Once the sprite is added to the game world its update function will be called every frame. So to take advantage of this we set the players velocity if the left or right arrow keys are held down. As you’d expect this allows you to make the player walk left or right and animate accordingly. The end result looks like this:

part4

We didn’t have to check for input within the Player class. We could have added an update function to the Level1 class instead and then told the Player to move as a result of that, but it highlighted an important choice: it’s up to you how your code is structured. So long as you adhere to a few basic rules and remember the names of the special Phaser functions, you can achieve pretty much any set-up you require or are familiar with.

Compiling to a single JS file

I’m sure you are keen to try out the project, but first let’s make a couple of small but vital tweaks so we can build it. Enter the Project properties by selecting Properties from the Project menu. Then click the TypeScript Build category on the left and change the settings to match this:

part5

The important things to do are:

  • Make sure the ECMAScript version is set to ECMAScript 5.
  • Set the Module system to None
  • Check ‘Combine JavaScript output into file’ and enter ‘game.js’ as the filename

Save the changes to the Project Properties. What we’ve done is make sure that the whole project will be compiled into a single JavaScript file called game.js. This won’t include Phaser but it will include all of your game code. The last couple of changes we need to make are to the default.htm and app.ts files:

Here we’ve included the single output file game.js. And app.ts is reduced to simply this:

With all of these files in place you should be able to compile and build the project. And with it you should have a pretty good base from which to build out a complete future game. You can also download all of the Visual Studio project files. We’ve more Phaser tutorials coming, so keep an eye out for them and subscribe to our Phaser newsletter for details.

Castlevania is © Copyright Konami 1988. All rights reserved and is used for illustration purposes only.

Posted on December 11th 2013 at 11:19 pm by .
View more posts in Phaser. Follow responses via the RSS 2.0 feed.


31 Responses

Leave a comment
  • Shimon
    December 12th 2013 at 9:29 am

    My eyes are watering. I just can’t get over the beauty of that code. Keep up the good work. At this rate Phaser.js will cure cancer by the end of the decade.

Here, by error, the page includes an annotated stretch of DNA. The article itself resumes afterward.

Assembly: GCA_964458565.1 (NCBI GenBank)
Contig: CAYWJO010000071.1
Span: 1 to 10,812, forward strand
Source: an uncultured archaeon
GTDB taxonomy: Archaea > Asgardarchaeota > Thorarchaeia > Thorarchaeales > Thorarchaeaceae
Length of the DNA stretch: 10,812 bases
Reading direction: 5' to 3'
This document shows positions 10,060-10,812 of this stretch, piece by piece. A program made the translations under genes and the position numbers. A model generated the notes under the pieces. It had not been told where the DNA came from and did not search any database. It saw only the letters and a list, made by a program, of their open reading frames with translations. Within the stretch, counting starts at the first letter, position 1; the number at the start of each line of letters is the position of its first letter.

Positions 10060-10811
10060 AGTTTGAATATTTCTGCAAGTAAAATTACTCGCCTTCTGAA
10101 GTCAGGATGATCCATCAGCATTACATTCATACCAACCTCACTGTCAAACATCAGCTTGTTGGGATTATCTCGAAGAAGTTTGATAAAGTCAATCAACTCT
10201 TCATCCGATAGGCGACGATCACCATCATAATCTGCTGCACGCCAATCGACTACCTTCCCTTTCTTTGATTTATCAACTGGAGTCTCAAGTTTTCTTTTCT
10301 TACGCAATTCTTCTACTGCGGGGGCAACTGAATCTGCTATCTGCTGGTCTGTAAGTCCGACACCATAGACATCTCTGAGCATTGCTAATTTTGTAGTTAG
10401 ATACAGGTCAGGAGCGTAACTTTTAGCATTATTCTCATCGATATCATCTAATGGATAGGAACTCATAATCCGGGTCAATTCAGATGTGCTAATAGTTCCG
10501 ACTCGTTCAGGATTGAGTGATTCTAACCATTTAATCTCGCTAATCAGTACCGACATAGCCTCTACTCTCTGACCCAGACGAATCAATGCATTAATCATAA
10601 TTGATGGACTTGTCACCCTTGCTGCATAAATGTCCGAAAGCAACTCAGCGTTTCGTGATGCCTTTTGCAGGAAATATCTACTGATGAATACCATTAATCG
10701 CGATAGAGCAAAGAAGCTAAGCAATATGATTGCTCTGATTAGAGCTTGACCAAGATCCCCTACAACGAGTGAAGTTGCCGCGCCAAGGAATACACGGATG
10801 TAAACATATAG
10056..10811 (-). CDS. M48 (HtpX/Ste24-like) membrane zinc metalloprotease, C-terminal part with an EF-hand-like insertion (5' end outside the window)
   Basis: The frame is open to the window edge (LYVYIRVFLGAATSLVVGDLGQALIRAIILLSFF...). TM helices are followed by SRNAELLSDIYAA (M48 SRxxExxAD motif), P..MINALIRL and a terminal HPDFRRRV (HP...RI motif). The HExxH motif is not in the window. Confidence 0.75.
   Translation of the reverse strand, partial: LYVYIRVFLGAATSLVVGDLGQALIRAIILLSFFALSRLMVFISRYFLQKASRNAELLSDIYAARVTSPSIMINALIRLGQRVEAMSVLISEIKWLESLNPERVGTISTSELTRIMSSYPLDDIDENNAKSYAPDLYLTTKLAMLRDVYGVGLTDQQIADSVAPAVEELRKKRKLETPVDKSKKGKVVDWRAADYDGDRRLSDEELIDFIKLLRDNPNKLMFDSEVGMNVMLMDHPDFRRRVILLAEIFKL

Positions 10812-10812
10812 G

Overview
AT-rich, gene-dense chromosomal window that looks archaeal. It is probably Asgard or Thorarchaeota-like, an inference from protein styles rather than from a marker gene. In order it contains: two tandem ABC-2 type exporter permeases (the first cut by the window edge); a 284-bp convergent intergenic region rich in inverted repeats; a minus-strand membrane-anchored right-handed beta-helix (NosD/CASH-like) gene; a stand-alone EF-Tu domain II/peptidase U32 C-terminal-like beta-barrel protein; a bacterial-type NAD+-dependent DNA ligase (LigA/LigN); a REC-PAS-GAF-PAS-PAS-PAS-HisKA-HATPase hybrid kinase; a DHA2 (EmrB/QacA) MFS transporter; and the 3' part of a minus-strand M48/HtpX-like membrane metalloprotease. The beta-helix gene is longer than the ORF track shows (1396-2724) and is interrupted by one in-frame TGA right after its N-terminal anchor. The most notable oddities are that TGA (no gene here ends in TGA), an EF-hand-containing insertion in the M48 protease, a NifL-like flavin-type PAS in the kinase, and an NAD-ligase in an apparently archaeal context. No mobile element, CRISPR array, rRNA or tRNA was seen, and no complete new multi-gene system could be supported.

• December 31st 2013 at 5:23 pm

    Keep up the good work! TypeScript is awesome. Thanks for making some tutorials for it

  • January 6th 2014 at 11:33 pm

    Wow thanks, that helped a lot. I just started a little game and had to figure out myself what works and what not. I got a lot of improvements from this code :)

    Looking forward to contribute my part to Phase. I love it.

  • Hermann
    January 19th 2014 at 4:03 pm

    Great tutorial! It helped me a lot getting started with my own project.
    Thank you!

  • February 1st 2014 at 10:57 pm

    I was able to setup and run the first example without issue. This second one is giving me an error though – and doesn’t execute, of course. In app.ts I have the following:

    window.onload = () => {
    var game = new Castlevania.Game();
    };

    But it tells me that the module “Castlevania” is not defined. Imagine I’m missing something really obvious here?

  • February 1st 2014 at 11:59 pm

    Are the relevant JS files being included in the html at all?

  • February 2nd 2014 at 12:15 am

    Strange. It appears the only JS being included is app.js and phaser.js! Have you seen this before? Using VS Web Express 2013.

  • February 2nd 2014 at 12:22 am

    That will be fine as long as you’ve set VS to compile it all to a single js file on build. I’ve not used Web Express before, does the Project Properties panel look any different at all?

  • February 2nd 2014 at 12:31 am

    Ah, that was it! Needed the name of the single file and the reference in the HTML to match. Been a long day :/

    Yes, the properties are basically identical.

  • Robin
    February 2nd 2014 at 7:30 pm

    If you’re trying to get this working in CoffeeScript, it seems you need to pass in a new instance of your extended state classes, as opposed to just the class itself. Like so:

    @game.state.add(‘Boot’, new Game.StateBoot, false)

    If you don’t, you get cryptic errors and spend the your Sunday morning with great sadness. :P

  • February 20th 2014 at 12:45 am

    How are resources unloaded? When I switch to a new state, does the old state’s assets get unloaded automagically or I need to call manually some function? Can I keep a state in memory so I can pop back to it. I’ve seen engines with a state stack approach, would that work with Phaser or would I need to reload all resources when going back and forth between states? Just wondering how I can build my screens with phaser at this point. Excellent work btw! You gave my the push I needed to work in typescript :)

  • February 20th 2014 at 1:12 am